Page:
The Feral Beast: There's no point in playing I-Spy at the 'Telegraph'

Musical chairs at the 'Telegraph'. As Celia Walden, left, moves from the Spy column to write features, I hear her deputy, Jonathan Isaby, is to get his own political gossip column, leaving two berths free at ailing Spy. And an astonishing decision has been made to drop award-winning photographer Ian Jones, with his reputation as the best Royal snapper in the business. He took the official portrait of Prince William's confirmation and spent five months with him at Eton, producing a portfolio to mark his 18th birthday. "After 15 years of loyal service they aren't renewing my contract," says Jones. "As something of a railroad shock, the excuses went in one ear and out the other when they told me... So I'm free and available for work." It won't be long before he gets snapped up.



Good week for
iTunes customers. Apple has announced it will cut the price it charges per song for UK customers from 79p to 74p within the next six months. The move comes four years after 'Which?' complained to the EU about Apple's pricing policies; it charges 99 euro cents, 74p, per song across the rest of Europe. Apple has blamed the price discrepancy on record companies that charge more to distribute music in the UK than in continental Europe.

Bad week for
Alex West, the junior reporter suspended by 'The Sun' after being caught attempting to buy cocaine in a nightclub. As the son of the security minister, Admiral Lord West, Alex's scrape in a Hackney nightclub caused embarrassment to a hat-trick of institutions – his paper, his family and the Government. The 25-year-old hack had been working on 'The People' until landing himself a contract at 'The Sun' last year. Sister paper the 'News of the World' specialises in scoops exposing the drug-taking of celebs including Jodie Kidd, Johnnie Walker and Sophie Anderton.

Maddy's off the front page
Followers of the Madeleine McCann story have been able to depend on the 'Evening Standard' to clear the front page for any development. So how come a potential breakthrough, with police looking into the disappearance of another little girl near Praia da Luz, was buried on page 17? The answer is: sales fell by 10,000 the last two times Maddy made the cover, so the news desk have been told to curb their Maddy enthusiasm. If only they'd tell the 'Express' to do likewise.

All smoke without fire
Scheisse! Red faces at the 'Hamburger Morgenpost' after it reported that a computer manager had fired three of his staff for being non-smokers. All a hoax, sadly for Stephanie Lamprecht, the hapless hackette who wrote the story. She said Thomas Joschko told her he had fired three of his 10 staff because of the disruption they caused by not smoking. "He's a chain-smoker and said he was tired of smokers being hassled so much," she said. It could happen to anyone.

Flying close to the wind
No newspaper advertising executive would ever risk offending a major client, least of all one shelling out for prized online ads. But shouldn't 'The Guardian' have thought twice about running a big ad telling us to "Upgrade to British Airways", offering "2 nights free in London" on its website on Thursday? It appeared bang in the middle of a report on BA's prang at Heathrow.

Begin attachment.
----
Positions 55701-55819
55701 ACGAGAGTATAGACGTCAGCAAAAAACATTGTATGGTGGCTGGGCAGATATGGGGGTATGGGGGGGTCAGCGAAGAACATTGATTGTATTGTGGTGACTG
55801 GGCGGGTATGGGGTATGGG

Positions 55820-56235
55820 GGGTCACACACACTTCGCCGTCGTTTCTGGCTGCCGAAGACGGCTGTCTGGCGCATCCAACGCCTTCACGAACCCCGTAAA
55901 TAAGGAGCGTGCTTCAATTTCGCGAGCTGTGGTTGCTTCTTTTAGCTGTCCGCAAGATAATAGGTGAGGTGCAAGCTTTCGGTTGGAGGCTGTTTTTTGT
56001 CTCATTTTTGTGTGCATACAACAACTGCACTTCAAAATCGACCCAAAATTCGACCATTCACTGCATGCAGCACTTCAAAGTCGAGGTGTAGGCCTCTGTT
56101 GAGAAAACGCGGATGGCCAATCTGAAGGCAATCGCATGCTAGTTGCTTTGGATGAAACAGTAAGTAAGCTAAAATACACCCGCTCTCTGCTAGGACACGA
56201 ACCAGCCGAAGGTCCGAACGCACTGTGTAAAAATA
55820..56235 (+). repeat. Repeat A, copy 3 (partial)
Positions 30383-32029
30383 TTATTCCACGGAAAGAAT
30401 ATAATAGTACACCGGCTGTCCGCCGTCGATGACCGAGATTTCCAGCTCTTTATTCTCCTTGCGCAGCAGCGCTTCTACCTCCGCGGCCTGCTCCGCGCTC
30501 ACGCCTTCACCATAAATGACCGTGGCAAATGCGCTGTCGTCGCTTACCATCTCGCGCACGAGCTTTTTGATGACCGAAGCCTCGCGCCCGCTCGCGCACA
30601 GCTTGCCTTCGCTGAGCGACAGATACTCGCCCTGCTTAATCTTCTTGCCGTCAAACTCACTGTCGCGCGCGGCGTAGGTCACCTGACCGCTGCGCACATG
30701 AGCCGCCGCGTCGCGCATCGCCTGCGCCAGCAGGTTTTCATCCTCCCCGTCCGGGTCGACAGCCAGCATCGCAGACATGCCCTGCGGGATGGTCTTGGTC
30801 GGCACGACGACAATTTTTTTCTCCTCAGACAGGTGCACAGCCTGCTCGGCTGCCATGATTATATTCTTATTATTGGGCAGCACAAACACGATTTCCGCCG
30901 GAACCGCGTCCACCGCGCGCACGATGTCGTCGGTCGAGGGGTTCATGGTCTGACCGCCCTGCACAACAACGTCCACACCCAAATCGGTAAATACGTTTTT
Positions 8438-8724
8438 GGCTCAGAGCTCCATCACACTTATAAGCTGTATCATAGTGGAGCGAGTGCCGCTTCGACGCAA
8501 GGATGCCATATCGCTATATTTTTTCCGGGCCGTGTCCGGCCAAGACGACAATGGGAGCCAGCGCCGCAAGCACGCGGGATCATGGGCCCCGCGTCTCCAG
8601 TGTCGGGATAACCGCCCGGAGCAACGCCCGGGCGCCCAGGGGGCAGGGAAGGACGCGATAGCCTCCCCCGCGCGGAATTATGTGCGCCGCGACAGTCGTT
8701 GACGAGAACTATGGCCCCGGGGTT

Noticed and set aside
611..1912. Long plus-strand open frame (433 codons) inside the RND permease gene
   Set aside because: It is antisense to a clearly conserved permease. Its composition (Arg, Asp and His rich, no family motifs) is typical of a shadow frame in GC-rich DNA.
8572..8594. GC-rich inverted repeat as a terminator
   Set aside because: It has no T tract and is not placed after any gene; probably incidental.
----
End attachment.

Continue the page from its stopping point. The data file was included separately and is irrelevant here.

All knight long
The back-from-the-dead 'News at Ten' has been panned for being all bong and no dinner. Audience figures have disappointed. One niggle is the way Sir Trevor McDonald is announced. We know he's been knighted; do we really need a nightly reminder?

'Mail' keeps abreast
What's going on at the 'Daily Mail'? As a family newspaper, it has a policy of minimal nudity. But this past week? Three nipples. One was Carla Bruni's; two belonged to a girl in a jacuzzi. Editor Paul Dacre is away, and his deputy Alistair Sinclair – a strong candidate to succeed him – is in charge. Is this the shape of the future?

Sad Saga: Soames heads off
News that Emma Soames is stepping down, or sideways, as editor of 'Saga Magazine' will be a blow for the publication, which has blossomed under her five-year leadership. The Folkestone-based, subscription-only monthly boasts an astonishing two million over-50 readers, and a host of top writers. Soames, who is the granddaughter of Sir Winston Churchill, is keen to get back to London, where her mother Mary, Lady Soames, is in hospital.

That's dedication to duty
Three cheers for Chris Moncrieff, the veteran political reporter for news agency PA who has been covering Westminster for 40 years. Despite being laid up with heart problems, Moncrieff filed a parliamentary sketch on Wednesday's PMQs from his hospital bed. In theory Moncrieff has retired, having comfortably exceeded the official retirement age of 65.

Pining for Parky? See AXA
Fans of Michael Parkinson suffering withdrawal symptoms since his retirement will be cheered to see him back on screen – in the ad breaks. Parky is the face of insurance firm AXA Sun Life Direct. AXA also sponsors British drama on ITV3, little sister of Parky's old employer. How cosy.

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